Views: 57 Author: SGOP Publish Time: 2019-01-18 Origin: Bioplasticsmagazine
Sewage contains valuable substances that can be used as raw materials for biobased products. It is, however, a resource whose potential remains to be fully realized. Enter WOW!, a project designed to ensure that no waste is wasted.
With topics like resource depletion and sustainability at the top of agendas everywhere, solutions are being sought in areas that have long remained unexplored. It is currently recognised that There are market opportunities for raw materials from sewage, but for these to materialise, the sewage treatment plants and the industry needed to be better aligned with one another. Moreover, the sewerage treatment plants would need to make the transition from simply treating sewerage to producing valuable materials, while the parties in the market would have to learn that sewerage was a valuable resource and not just dirty or contaminated water. New policies were also needed to fit with the new circular approach.
This led last year to the birth of the Interreg North-West Europe project WOW! - Wider business Opportunities for raw materials from Waste water. WOW! kicked off in June 2018, when 12 partners from 6 countries - the UK, France, Belgium, Germany, Luxembourg and the Netherlands - gathered together to plan the activities that would be part of the project.
To realize the opportunities presented by sewerage as a raw material, the consortium will seek to develop value chains for three separate raw materials derived from sewage: cellulose, PHA bioplastics and lipids. To that end, the following activities will be deployed:
High potential value chains for raw materials from sewage will be identified
A Decision Support Tool that guides sewage treatment plants in their transition towards a circular approach on sewage will be developed
Three WOW! pilots will be built to optimize and implement innovative recovery and upcycling techniques.
Bioproducts made out of sewage, such as bioplastics, biofuel and bio-char will be created.
National policy action plans and an EU policy roadmap will be compiled.
What has happened to date?
The Wupperverband - a member of the consortium - is building a pilot plant for the production of PHA bioplastics at the Buchenhofen wastewater treatment plant. Another participant in the project, Avans University of Applied Sciences, has been investigating the PHA production plant. The team has found a green solvent for the extraction of the PHA from the biomass, but the resultant plastic is an unappealing brown. The Avans team is now working to find a purification process that will yield colourless PHA.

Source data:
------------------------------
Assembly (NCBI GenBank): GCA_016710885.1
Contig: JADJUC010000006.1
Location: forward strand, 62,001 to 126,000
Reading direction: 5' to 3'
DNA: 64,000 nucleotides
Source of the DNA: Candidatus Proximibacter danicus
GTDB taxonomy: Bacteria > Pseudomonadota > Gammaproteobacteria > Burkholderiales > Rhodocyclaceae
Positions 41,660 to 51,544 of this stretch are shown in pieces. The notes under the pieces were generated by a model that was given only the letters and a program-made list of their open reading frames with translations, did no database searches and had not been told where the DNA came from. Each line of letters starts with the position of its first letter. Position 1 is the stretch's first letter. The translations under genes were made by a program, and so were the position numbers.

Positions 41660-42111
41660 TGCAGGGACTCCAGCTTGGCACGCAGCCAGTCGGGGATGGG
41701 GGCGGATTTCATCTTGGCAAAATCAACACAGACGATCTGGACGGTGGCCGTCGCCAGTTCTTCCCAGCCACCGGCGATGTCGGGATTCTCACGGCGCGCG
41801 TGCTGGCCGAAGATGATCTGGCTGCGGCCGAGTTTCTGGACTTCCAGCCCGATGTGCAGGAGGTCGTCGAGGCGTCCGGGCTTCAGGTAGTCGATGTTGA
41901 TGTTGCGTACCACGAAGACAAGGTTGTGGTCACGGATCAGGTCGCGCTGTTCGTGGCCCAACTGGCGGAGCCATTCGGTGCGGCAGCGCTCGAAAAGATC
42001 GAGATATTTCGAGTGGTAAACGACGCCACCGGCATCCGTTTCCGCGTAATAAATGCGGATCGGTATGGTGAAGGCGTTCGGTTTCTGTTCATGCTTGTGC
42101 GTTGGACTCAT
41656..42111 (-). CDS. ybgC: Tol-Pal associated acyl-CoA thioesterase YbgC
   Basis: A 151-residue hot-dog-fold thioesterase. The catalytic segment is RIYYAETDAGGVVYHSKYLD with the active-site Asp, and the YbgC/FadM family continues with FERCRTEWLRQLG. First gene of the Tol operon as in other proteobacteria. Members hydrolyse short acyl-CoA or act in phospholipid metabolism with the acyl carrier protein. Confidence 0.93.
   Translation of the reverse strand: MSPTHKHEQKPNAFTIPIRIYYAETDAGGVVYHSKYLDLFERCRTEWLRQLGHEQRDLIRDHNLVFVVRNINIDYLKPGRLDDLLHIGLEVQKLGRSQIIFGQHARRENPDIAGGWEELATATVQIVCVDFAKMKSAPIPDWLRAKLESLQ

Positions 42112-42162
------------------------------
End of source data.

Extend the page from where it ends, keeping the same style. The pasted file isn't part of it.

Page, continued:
The University of Luxembourg is also taking part in the project. Marie-Louise Uwizeye, a doctoral candidate at the University of Luxembourg, is designing a bioreactor for enhanced growth and lipid accumulation of a microorganism responsible for generation of sewage sludge rich in lipids. The bioreactor is first being developed in the lab after which it will be upscaled, implemented and tested in a real sewage treatment plant (Audun le Tiche, France).
The current recovery and reuse of wastewater-lipids is limited to biogas production in digesters. The residual (majority) of lipid potential in sewage is currently incinerated or landfilled.
Consortium member Severn Trent has been working to deliver energy neutral processing, recover the resources found in sewage and create products and materials for use in other sectors for the past five years already. Last week, the treatment plant announced it was building a resource recovery testbed that should be ready to host technology trials in spring 2019.
The test-bed will enable the plant to evaluate energy neutral sewage treatment and to recover valuable materials contained in sewage - such as fertilizers, bio-plastics, cellulose and even protein - that will drive revenues, by selling back to industry and ultimately cost savings for customers. Peter Vale, the technical lead on the project said:
“Partnering with experts across Europe through the Interreg NWE Project WOW! research programme, is hugely important in helping us deliver our resource recovery vision, through both the development of technologies and in developing the market for recovered products. “
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